Schmurple was an unlucky baby. The balloon attached to her basket had a hole no bigger than the eye of a needle. The stork who packaged Schmurple and prepared her for departure wasn’t even aware. The wind picked up Scmurple’s basket and sent her off. But when the wind released Schmurple so she could gently float, she dropped. Acting quickly, as wind does, Schmurple’s basket was caught and brought back, the balloon replaced. Once again Schmurple was sent towards her prospective family. The wind watched her float along for almost a mile just to be sure she was safe.

Two minutes had passed since the wind looked away when Schmurple’s luck worsened. A violent storm was brewing. The storm clouds were as numerous and darker than a black hole. No moonlight could penetrate them. The thunder was so loud you couldn’t hear a baby cry. The lightning was the worst of all, striking every which way with no target in mind.

Poor baby Schmurple was startled by the thunder and began to scream a loud screeching wail. Lightning shot out from the storm clouds, missing Schmurple's basket by inches. Thunder. Lightning. Thunder. Lightning. Zap! Schmurple was hit by a streak of purple lightning. The world seemed to stand still. Schmurple stopped crying. Schmurple stopped moving. Schmurple stopped breathing.

The wind was preparing to send off another basket when she just couldn't. Something was wrong. She rushed off to where she left Schmurple. When she arrived Schmurple had been still for nearly six minutes. The storm was still going. The wind used all her power to direct the next bolt of lighting she saw at Schmurple. Maybe she could restart her heart.

The bolt of lightning zapped Schmurple. She took in a small, shallow breath. Schmurple lived.

The wind made sure Schmurple got to her intended family. She didn't leave her until she was safely on her for step. If she had left Schmurple could have been hurt again our ended up with one of her neighbors as her family. The wind did Schmurple many favors that day. That was the beginning of Schmurple's friendship with the wind.


Schmurple was finished with her homework. She was going to put her things away and find another way to keep herself busy when she heard a very faint tinkle. She knew that sound anywhere. It was the wind chime she had been given when she broke her arm. It was a blue wind chime with stars and a moon hanging at the center. She jolted to the far corner of the room where the wind chime was hung and looked up at it. Schmurple felt no breeze. There was no more sound.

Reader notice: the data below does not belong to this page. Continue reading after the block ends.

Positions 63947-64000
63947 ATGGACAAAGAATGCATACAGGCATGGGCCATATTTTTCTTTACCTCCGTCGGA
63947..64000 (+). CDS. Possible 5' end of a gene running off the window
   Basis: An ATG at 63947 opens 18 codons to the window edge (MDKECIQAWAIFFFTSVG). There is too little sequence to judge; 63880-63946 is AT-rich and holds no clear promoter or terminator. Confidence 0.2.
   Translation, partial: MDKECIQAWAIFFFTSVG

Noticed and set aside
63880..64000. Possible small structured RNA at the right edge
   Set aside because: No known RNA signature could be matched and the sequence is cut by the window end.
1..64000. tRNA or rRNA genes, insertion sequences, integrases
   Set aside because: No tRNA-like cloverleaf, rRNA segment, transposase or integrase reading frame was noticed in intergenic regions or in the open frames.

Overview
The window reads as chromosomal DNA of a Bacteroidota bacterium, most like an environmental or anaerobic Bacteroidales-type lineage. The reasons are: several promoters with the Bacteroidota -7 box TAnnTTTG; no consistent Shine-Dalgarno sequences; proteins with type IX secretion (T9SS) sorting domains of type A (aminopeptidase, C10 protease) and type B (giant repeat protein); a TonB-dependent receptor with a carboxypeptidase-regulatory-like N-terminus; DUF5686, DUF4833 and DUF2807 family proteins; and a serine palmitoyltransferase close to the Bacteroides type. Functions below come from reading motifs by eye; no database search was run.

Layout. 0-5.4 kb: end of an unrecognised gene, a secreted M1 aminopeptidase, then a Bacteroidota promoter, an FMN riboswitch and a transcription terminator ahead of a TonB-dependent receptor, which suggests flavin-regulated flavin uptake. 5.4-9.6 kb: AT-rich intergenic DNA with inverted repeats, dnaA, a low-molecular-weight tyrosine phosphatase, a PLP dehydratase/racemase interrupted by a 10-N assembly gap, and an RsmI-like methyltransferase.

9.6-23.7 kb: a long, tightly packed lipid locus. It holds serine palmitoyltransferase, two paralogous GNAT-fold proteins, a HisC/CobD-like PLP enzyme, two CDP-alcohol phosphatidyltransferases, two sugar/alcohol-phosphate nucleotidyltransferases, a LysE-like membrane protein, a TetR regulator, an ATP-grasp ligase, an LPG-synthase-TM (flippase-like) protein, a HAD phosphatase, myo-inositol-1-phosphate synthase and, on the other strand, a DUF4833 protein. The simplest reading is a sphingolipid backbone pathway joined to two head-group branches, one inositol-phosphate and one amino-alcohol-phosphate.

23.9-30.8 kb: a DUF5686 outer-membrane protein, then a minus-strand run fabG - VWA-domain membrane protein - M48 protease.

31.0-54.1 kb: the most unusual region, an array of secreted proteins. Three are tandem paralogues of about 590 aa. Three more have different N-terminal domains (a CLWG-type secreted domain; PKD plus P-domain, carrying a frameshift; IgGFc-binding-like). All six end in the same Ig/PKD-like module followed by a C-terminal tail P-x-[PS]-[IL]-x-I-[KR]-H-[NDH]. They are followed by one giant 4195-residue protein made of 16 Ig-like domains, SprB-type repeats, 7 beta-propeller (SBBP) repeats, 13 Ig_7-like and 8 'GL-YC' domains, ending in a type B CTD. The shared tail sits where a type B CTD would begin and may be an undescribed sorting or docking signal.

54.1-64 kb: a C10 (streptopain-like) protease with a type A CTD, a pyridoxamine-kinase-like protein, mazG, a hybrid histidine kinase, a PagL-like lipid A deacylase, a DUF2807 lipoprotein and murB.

Schmurple was ready to walk away when the wind chime on her left sounded. She could faintly feel the wind. One more jingled. The wind grew stronger. Another wind chime! Until all the outermost wind chimes were singing together. Schmurple could feel the wind mess up her hair in the most delightful way. The soft tinkling moved towards the center of the room and as it did the wind chimes on the outside of the room stopped moving and singing. For a moment Schmurple was overjoyed because the wind was back! She began to laugh, happier than she had been in weeks. But as the feeling of wind left and the final wind chime stopped moving, stopped singing, Schmurple stopped laughing. She knew it would be the last time she would feel the wind.

Submitted: March 10, 2016

© Copyright 2020 KaceyJones. All rights reserved.

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Add Your Comments:



Okay, so you tell us about a girl who is saved by what is clearly air elementals. But what on earth happened to the wind to begin with?

For wind to die down means something's gone wrong with the planet itself. An interesting novel concept. This needs to be expanded on.

Fri, March 11th, 2016 4:51am